Early this morning, we set off toward Brooklyn to visit the highly esteemed and internationally recognized Lesbian Herstory Archives (LHA). Founded in 1974 by Joan Nestle, Deb Edel and other feminist lesbians, the Archives was a place to recognize the lesbian community and the relationships within that community. Now maintained by Deb and other volunteers, the LHA is home to thousands of collections, periodicals, and books, all pertaining to lesbians and the queer community.
As our group arrived in Brooklyn and approached the LHA, I was surprised to see that it was in the middle of a suburb, half a block from Prospect Park. Although I soon realized that the residential setting suited the LHA- the accessibility that it provided to all women, not just scholars, was a core tenet of the Herstory Archives.
Meeting Deb Edel and being invited into the Archives was a profound experience. To me, this was one of the biggest highlights of the trip. My exposure to lesbian and queer culture was painfully limited growing up in the Midwest. The Archives held in its shelves the proof that lesbians lived and loved across the nation, including the blue-collar communities of small Midwestern towns. I was amazed to learn about the thousands of women that had sent the Archives their stories: love letters, poetry collections, even periodicals shared within lesbian communities. The Archives maintains a real humanity in its work and I am incredibly grateful to all of the hours that Deb and others have put into it.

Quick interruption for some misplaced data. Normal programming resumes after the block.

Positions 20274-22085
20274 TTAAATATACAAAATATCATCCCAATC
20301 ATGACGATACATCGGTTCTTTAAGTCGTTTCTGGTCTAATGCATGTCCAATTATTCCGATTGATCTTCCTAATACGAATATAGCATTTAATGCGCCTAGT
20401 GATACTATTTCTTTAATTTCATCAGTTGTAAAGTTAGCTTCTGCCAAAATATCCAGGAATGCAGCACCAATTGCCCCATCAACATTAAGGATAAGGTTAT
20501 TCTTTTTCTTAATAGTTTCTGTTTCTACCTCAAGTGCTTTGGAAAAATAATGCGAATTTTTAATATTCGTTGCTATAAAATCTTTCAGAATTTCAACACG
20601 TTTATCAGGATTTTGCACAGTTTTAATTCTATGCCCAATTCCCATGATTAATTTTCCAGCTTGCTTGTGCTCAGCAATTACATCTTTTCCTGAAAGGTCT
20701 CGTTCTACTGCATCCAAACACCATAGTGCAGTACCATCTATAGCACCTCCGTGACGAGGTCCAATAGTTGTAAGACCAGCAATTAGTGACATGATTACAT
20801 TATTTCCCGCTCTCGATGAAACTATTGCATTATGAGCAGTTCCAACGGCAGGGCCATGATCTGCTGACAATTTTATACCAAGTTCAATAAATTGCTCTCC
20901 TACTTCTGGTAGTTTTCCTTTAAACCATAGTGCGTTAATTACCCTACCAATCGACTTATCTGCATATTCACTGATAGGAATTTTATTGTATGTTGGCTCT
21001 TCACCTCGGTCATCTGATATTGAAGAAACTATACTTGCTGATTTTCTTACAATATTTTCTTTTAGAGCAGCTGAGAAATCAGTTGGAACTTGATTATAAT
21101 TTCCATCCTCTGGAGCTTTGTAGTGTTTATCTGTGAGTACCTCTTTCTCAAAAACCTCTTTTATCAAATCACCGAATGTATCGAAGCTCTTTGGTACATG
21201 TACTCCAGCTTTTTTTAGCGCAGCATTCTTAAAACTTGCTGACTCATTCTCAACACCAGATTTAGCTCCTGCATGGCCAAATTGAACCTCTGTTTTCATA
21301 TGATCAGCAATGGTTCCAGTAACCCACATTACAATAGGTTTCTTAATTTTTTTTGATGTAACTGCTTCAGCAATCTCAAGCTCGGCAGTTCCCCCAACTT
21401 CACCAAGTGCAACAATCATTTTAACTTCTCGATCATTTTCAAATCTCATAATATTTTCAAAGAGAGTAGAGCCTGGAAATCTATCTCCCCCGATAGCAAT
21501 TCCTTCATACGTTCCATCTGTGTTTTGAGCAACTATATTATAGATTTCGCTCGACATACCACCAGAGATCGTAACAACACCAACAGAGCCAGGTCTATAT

The Archive space is four stories: a basement and three floors. The basement is used for processing and storage. The first floor houses many books of many genres. Deb shared that the books are alphabetized by first name, in order to avoid the patriarchal alphabetizing by last name, which I thought was absolutely genius. The second floor houses the collections of material that have been sent to the archives from lesbians all across the world, and the many periodicals that the LHA also owns. The top floor is living space and not officially part of the LHA.
One could spend countless hours sifting through the Archives and discovering the intricacies of lesbian life. One could also discover one of the coolest feminist jean jackets in existence.
Dr. Pitts and Lowell gave us time to peruse, although we hardly knew where to start. After taking a group photo and saying goodbye to Deb, we had a free afternoon until we met up in the evening to watch a show on Broadway. Kinky Boots was my first live theater production ever. Although I needed some recap from Dr. Pitts on what was going on, I did enjoy the show- but I think my heart was left behind in the Archives.